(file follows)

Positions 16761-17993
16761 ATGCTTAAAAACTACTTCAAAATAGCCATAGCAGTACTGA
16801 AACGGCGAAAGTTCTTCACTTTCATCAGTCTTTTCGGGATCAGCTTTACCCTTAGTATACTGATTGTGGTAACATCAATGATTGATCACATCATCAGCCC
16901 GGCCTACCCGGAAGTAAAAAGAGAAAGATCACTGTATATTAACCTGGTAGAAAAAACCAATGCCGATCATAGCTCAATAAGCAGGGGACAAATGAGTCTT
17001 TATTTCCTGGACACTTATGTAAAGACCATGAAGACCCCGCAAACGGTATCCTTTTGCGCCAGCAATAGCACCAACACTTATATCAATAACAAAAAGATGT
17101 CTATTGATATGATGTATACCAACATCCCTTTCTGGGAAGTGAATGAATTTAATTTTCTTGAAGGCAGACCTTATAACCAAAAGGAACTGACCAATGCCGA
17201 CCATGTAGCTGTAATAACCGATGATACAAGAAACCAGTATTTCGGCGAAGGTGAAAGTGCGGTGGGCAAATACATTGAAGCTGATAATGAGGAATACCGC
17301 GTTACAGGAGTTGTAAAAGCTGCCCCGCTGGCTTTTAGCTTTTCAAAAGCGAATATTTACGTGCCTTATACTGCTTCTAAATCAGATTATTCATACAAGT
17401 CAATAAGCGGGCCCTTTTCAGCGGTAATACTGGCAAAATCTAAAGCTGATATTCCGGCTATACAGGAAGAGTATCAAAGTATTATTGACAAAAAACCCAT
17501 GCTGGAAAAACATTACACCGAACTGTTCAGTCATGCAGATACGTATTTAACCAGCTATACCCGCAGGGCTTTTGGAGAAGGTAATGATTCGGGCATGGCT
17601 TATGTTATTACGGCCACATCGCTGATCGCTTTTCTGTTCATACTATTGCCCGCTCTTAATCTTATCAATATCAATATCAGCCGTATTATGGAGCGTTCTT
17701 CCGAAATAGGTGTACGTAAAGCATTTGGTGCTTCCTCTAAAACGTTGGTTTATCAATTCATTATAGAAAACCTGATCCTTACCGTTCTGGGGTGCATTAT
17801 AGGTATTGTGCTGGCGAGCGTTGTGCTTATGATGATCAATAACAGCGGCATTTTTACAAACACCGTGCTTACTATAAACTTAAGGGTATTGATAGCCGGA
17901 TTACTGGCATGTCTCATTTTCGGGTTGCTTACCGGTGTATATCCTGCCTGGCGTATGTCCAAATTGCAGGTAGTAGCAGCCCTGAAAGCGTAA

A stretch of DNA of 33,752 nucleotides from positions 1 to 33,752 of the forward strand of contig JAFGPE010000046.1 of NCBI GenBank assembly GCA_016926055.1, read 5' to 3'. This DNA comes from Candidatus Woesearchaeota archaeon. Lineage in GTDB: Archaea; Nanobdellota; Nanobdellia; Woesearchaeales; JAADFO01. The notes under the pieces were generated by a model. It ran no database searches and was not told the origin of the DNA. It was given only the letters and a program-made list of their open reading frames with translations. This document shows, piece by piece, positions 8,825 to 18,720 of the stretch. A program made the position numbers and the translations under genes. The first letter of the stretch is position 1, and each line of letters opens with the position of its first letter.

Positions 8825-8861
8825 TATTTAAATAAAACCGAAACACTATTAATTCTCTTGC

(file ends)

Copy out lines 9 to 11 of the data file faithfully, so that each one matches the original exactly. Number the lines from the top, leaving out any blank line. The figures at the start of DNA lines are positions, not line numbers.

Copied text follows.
17401 CAATAAGCGGGCCCTTTTCAGCGGTAATACTGGCAAAATCTAAAGCTGATATTCCGGCTATACAGGAAGAGTATCAAAGTATTATTGACAAAAAACCCAT
17501 GCTGGAAAAACATTACACCGAACTGTTCAGTCATGCAGATACGTATTTAACCAGCTATACCCGCAGGGCTTTTGGAGAAGGTAATGATTCGGGCATGGCT
17601 TATGTTATTACGGCCACATCGCTGATCGCTTTTCTGTTCATACTATTGCCCGCTCTTAATCTTATCAATATCAATATCAGCCGTATTATGGAGCGTTCTT